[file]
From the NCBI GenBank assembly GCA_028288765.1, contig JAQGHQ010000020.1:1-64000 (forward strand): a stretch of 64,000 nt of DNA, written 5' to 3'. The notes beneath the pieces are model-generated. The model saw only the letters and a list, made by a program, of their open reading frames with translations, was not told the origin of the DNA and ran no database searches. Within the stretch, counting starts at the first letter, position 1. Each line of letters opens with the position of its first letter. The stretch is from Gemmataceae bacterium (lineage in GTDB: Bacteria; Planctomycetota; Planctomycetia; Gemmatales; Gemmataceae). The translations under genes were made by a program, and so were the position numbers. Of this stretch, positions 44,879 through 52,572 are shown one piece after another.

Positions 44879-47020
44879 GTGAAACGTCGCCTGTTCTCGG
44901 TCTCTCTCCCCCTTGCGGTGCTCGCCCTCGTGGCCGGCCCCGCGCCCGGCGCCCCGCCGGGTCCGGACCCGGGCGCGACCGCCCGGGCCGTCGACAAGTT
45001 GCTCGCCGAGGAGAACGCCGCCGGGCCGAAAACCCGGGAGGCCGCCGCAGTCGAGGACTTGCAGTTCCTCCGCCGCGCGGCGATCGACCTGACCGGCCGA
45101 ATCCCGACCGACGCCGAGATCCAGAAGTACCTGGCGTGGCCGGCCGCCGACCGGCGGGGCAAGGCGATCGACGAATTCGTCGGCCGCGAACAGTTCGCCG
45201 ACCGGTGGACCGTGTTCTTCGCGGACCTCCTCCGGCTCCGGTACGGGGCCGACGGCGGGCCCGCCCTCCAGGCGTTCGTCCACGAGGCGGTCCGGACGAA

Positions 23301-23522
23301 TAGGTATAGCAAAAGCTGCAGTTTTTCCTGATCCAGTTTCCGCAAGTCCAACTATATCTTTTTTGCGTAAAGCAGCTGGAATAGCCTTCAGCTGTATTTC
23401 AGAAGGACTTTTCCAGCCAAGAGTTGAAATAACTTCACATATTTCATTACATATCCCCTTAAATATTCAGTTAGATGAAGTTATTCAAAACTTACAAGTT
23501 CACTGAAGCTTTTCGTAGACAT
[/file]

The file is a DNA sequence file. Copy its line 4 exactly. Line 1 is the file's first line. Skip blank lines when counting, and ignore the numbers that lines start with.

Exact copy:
44901 TCTCTCTCCCCCTTGCGGTGCTCGCCCTCGTGGCCGGCCCCGCGCCCGGCGCCCCGCCGGGTCCGGACCCGGGCGCGACCGCCCGGGCCGTCGACAAGTT